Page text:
No, It's fine! It's really interesting! So, what are your plans for future projects? I mean, I know you're touring, you're doing Soup Kitchen over here (which is a really cool venue, by the way), but what other plans do you have? Have you started writing any new material? Are you going to take a break?

I'm not sure actually, I've been writing a lot! It's kind of frustrating because I went to Nashville to practice with everyone (because we added Emily the bassist so we've got a full band now), and we had to actually start paying attention to each other for part of the songs, a lot of work re-learning songs that we had already gone through and then doing the new material and deciding that it would change live. Some things would have to change live. But also during that time, I was not in the mood to play the new material because I had been writing a lot of other material that I was excited about. So I introduced a few songs to them just kind of casually, things that didn't have lyrics yet, so we just played them and it was really fun. So I think that there will be new material, I'm just not sure how soon it will be.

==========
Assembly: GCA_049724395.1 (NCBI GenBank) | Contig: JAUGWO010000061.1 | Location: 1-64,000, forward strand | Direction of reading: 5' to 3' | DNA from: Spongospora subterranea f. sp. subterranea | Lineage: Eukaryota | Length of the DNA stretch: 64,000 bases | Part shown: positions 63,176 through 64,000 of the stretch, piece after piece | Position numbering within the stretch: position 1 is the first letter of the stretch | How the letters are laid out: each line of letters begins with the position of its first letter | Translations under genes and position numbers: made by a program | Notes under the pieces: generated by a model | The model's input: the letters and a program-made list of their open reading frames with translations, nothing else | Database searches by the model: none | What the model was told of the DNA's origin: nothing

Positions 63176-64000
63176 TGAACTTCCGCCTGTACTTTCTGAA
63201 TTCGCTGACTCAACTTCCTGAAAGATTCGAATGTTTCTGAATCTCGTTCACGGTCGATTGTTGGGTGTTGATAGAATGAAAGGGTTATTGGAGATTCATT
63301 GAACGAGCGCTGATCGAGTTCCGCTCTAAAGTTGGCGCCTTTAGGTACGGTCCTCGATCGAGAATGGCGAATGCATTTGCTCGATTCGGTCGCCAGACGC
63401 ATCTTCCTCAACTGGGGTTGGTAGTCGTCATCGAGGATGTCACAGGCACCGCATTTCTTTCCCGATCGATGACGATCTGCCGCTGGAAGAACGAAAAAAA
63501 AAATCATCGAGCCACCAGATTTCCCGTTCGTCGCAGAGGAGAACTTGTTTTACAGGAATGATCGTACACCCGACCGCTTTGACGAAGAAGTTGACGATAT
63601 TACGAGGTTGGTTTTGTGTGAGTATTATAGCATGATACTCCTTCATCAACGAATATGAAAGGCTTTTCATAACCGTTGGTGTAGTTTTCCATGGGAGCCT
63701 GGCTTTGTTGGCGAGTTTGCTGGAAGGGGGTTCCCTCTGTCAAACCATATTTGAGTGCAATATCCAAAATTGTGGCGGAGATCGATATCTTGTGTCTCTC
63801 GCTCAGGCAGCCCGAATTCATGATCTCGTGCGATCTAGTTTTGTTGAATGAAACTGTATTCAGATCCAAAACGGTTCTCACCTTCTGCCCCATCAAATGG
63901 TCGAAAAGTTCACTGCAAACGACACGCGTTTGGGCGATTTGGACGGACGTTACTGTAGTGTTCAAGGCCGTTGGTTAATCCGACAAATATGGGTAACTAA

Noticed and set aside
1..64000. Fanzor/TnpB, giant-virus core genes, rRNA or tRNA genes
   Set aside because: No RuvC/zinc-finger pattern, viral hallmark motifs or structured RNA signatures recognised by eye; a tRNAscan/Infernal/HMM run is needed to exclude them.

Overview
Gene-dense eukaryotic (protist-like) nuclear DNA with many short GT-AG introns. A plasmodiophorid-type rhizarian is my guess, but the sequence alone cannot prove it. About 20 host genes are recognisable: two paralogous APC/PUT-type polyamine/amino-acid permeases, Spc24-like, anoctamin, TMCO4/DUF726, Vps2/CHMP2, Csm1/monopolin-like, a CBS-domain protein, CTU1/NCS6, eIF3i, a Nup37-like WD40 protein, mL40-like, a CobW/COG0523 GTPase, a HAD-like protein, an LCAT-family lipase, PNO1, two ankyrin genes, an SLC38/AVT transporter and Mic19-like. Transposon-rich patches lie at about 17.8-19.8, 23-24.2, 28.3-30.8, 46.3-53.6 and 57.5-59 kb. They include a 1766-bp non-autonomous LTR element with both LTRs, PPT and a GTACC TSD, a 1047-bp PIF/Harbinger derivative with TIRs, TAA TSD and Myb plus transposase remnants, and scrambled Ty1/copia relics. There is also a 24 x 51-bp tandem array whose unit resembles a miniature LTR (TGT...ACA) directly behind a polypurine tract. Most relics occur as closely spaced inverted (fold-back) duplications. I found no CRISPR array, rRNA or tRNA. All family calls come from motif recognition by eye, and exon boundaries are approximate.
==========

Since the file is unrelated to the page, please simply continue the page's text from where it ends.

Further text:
Awesome. Okay, really quickly, I'm interested in this because you're quite an alternative singer, you're a very private person, but I have been really intrigued as to who your favourite mainstream artists are. Who are you into?

[She giggled lots during this question] I really like Kendrick Lamar!

That really shocks me, actually. That is honestly the last person I expected you to say!

Stuart actually played his album in the car on tour and I was like, "Who is this, Stuart?! He's got some nice lyrics."

Anybody else?

In mainstream music? I'm not a huge fan of Beyoncé and I don't really care for the whole sexual liberation thing. I think that happened, like, a long time ago but I also think that it's cool that an artist released an album without ever doing, like, a sprinkle of promotion for it, she just released all of it at once, and I thought that was really interesting but she has the power to do that. I don't know if I would, but she does! I thought that was kind of cool. I've listened to some of the tracks from the album and I thought that Beyoncé is really becoming experimental. And it's not necessarily stuff that I would get into, but it's cool that an artist like that goes "fuck it, I'm going to do some really experimental shit". I think that that's really punk rock! But you know, I have mixed feelings because I don't really care about the whole sexual thing, it doesn't have to be sexual. I don't see why all of that is such a big deal.